The topic of gamification has really been trending in the management and leadership world over the past two weeks. Since I haven’t started my new job yet (that will be tomorrow!), I thought I would explore the topic a little more. I work in a leadership function in the video game industry, am married to a hard-core gamer and I play games myself. I figure I’m in a good position to discuss this trend.
As I do many Sundays, I checked out TED.com to see what new ideas I could feed my brain. Naturally, I gravitated toward Gabe Zichermann‘s recently posted talk: How Games Make Kids Smarter, filmed at TEDxKids in Brussels this past June. He cites many studies leading to the conclusion that playing video games makes kids smarter. While I don’t disagree with that playing video games increases a variety of skills, I have to admit that I’m concerned about his assertion that the days of reading books over tea in the afternoon are over. On one hand, it is mostly true, but we are seeing the effects of our rush-rush, short attention span society our health. It’s easy to handle when you’re young, but it does catch up with you as you cross 30, 40, 50 and beyond. We should join our children in their games – it’s good for us adults to understand and remember what it’s like to play. However, we should also show them the beauty of relaxing with a good book that captures your imagination, sense of humour or teaches you in a way that games currently don’t. As much as we should learn about the multitasking, reward incentivized world of Generation G, we also have a responsibility to teach them balance and that not everything in life should be a game.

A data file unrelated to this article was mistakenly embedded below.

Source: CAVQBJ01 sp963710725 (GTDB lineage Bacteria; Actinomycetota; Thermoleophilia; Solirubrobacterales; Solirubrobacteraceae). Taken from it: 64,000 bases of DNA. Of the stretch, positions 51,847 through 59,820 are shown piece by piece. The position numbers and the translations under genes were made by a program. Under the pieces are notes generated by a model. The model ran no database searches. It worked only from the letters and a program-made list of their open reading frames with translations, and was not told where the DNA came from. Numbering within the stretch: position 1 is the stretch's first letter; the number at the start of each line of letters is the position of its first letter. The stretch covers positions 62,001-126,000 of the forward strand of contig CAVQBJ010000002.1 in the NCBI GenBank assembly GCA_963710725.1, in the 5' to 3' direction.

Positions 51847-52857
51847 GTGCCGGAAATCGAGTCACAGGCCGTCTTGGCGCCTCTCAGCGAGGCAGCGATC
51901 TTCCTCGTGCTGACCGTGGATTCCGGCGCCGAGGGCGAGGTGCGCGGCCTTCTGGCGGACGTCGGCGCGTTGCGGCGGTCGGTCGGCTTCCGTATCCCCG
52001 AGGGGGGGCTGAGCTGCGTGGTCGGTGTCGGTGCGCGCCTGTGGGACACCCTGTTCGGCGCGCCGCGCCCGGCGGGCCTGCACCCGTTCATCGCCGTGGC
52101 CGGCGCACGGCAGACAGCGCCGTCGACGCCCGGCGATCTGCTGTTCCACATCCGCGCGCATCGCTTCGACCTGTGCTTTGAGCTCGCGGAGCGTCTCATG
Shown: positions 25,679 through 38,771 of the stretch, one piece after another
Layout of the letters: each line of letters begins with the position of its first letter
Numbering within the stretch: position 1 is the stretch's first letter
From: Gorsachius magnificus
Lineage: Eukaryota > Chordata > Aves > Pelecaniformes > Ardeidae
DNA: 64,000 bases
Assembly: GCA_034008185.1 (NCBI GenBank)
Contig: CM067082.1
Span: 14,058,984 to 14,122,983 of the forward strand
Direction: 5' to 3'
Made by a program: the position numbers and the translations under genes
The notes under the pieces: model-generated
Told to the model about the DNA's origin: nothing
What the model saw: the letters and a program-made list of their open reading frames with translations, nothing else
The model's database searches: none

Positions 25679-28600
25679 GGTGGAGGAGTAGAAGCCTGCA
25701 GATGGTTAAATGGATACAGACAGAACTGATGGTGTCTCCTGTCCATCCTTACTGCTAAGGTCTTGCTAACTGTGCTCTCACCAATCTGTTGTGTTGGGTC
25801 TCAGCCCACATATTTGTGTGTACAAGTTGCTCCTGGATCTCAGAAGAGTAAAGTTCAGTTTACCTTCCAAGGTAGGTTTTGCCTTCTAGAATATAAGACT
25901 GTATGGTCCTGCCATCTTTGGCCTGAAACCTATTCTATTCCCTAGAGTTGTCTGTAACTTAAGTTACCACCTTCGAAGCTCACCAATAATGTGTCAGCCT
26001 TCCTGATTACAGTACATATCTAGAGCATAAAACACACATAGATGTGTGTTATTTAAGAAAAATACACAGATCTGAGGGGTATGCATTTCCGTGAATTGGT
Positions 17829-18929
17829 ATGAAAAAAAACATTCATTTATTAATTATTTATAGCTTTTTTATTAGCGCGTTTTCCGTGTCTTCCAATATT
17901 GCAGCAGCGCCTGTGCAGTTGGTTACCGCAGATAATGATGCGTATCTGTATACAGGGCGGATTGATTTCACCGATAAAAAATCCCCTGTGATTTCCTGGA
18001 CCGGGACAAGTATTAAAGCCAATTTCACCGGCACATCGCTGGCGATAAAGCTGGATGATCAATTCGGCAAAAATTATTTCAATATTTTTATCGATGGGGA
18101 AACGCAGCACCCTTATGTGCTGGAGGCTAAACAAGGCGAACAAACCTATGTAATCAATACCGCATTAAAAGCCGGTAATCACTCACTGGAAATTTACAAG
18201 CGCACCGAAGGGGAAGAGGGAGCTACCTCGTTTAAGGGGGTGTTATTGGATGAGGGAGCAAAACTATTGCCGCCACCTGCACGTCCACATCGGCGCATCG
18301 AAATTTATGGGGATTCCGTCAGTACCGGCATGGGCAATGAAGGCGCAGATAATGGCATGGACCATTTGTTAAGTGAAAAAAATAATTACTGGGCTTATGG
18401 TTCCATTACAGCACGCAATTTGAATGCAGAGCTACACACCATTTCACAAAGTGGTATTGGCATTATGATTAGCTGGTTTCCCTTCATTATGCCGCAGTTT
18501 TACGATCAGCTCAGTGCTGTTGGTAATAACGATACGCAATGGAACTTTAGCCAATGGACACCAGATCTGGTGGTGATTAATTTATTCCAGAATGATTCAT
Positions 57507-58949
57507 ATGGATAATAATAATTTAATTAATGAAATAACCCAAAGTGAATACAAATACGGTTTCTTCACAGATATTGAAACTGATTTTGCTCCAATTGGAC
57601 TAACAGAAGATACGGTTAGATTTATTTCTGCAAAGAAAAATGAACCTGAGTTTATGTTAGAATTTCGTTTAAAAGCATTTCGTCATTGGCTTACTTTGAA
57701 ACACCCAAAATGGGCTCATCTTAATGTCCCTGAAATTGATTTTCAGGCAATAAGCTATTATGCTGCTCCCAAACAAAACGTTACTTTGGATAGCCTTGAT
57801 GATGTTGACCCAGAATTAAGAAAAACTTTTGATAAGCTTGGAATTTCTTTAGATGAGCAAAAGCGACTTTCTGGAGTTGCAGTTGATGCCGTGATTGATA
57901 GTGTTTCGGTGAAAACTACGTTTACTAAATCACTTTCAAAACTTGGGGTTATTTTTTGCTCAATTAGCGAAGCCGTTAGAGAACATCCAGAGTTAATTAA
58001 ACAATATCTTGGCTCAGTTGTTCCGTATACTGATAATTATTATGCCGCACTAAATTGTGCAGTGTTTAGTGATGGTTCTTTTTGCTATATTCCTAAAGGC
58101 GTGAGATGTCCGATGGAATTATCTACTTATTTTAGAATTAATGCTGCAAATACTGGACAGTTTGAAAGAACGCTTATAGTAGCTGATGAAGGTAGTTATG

For those of us in the games and gamification business, we should look for new experiences and ways to apply what we do to serve a greater good. We should also remember to have some fun along the way. Contrary to popular belief, game development is a very serious business and often not very fun. We of all people should have fun doing what we do and apply this gamification trend to what we do every day.
Enjoy the video. I would like to hear your thoughts on the topic in the comments. What do you think? Do video games make kids smarter? What is our role as adults and the soon-to-be-obsolete generation in all this?